And away we go through the drafts. The best player who could have been available in 1979 was Wayne Gretzky, but he wasn't eligible for some complicated reasons. That's also the year that 18-year-olds became eligible, which changed the draft business quite a bit. Mario Lemieux arrived in 1984, and the actions by the team looking to draft him helped change the rules of the draft down the road. The world started to open up to the NHL scouts in 1989, and the Red Wings got there first with a draft that set up their dynasty. Two years later, we had a repeat of sorts when Eric Lindros became eligible. He was supposed to be the next star, and he used his leverage to force a trade to the Flyers. Finally, there's the story of Sidney Crosby, picked by the Penguins in 2005 after they won a unique lottery for the first choice.

The Dowbiggins covers the subject in a professional manner. They talk to some people to obtain fresh perspectives on some of the issues. For example, Lindros's actions about refusing to play for the Nordiques look a little different now, knowing what we know about Aubut (charges of sexual harassment led to his resignation from the Canadian Olympic Committee) may alter our perceptions of the player's actions. They also do a redraft of the players available in a particular year, knowing what we know now. That's always fun.

One complaint about the choices might center on Gretzky, who receives most of the coverage in that chapter. That was a heck of a draft because of the extra talent that became eligible that year, although it was hard to sort it all out. Eleven players who were taken in the first round played at least 1,000 games in the NHL, and six more turned up in the later rounds. The best player taken in the first round might have been Ray Bourque, who went eighth. Michel Goulet was taken at No. 20. The latter might be more interesting than the former, although it's tough to go wrong when you are writing about the best player ever.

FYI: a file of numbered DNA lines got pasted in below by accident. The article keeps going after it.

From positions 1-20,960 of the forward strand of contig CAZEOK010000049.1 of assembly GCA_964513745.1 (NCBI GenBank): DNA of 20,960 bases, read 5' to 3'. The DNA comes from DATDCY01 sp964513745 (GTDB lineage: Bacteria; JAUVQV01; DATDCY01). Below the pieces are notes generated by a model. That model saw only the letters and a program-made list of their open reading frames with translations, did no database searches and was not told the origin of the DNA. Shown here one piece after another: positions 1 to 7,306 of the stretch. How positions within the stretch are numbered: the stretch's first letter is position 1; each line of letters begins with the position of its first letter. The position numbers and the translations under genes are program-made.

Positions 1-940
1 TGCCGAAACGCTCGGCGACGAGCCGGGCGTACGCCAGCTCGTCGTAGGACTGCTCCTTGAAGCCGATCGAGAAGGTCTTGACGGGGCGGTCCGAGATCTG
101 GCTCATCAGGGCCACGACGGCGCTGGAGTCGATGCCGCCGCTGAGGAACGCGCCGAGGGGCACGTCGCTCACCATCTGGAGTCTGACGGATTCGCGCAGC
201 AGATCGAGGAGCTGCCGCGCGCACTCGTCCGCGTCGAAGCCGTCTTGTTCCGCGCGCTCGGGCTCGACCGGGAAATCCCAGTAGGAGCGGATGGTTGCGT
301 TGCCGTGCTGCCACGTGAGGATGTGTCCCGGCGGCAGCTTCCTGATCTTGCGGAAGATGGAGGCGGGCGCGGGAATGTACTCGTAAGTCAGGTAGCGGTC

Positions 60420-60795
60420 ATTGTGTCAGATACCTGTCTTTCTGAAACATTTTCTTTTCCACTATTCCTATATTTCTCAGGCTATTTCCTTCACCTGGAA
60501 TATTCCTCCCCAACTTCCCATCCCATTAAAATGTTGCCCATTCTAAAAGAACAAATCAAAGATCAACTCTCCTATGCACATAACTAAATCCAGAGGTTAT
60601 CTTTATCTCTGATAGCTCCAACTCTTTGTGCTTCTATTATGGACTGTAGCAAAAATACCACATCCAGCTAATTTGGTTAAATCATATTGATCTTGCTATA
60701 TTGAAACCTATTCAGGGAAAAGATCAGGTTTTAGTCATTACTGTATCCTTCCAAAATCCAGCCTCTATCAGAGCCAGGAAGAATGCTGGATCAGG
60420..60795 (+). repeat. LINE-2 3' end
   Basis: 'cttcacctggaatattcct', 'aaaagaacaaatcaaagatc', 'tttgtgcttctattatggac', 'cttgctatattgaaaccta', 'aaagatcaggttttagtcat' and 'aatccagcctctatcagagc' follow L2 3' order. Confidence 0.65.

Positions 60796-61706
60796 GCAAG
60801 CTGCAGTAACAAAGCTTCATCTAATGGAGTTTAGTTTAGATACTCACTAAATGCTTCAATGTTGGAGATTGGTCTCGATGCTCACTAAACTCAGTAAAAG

This is a relatively easy read, although I wouldn't call it compelling. I was guess a lot of big hockey fans know a great deal about the circumstances about each of these famous drafts. That means they might not learn a great deal here. 

Therefore, those looking for some basic information about the specific stories and years in the book will enjoy it. Others not in the sweet spot still will find "Inexact Science" at least entertaining. 

Three stars

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Monday, August 9, 2021

Review: Indy Split (2021)

By John Oreovicz

In hindsight, it all seems so silly.

Auto racing in this country used to be rather simple. On one side was the events that used one type of cars, mostly notably on Memorial Day weekend in Indianapolis. Let's call them Indy Cars for the moment. On the other side, NASCAR used vehicles that looked more like something you'd have in the garage - thus the name "stock cars." Each had its own niche in the world of auto racing, and everything was peaceful.

Then came the arguments and the battles. The Indianapolis side of the sport blew up, over and over again over the course of a couple of decades. It caused hard feelings and financial losses. 

If you weren't paying close attention to what was going on, it was difficult to follow. After all, it's tough to sort out CART and Champ Cars and IRL and USAC without a program - not to mention the types of cars and their parts involved.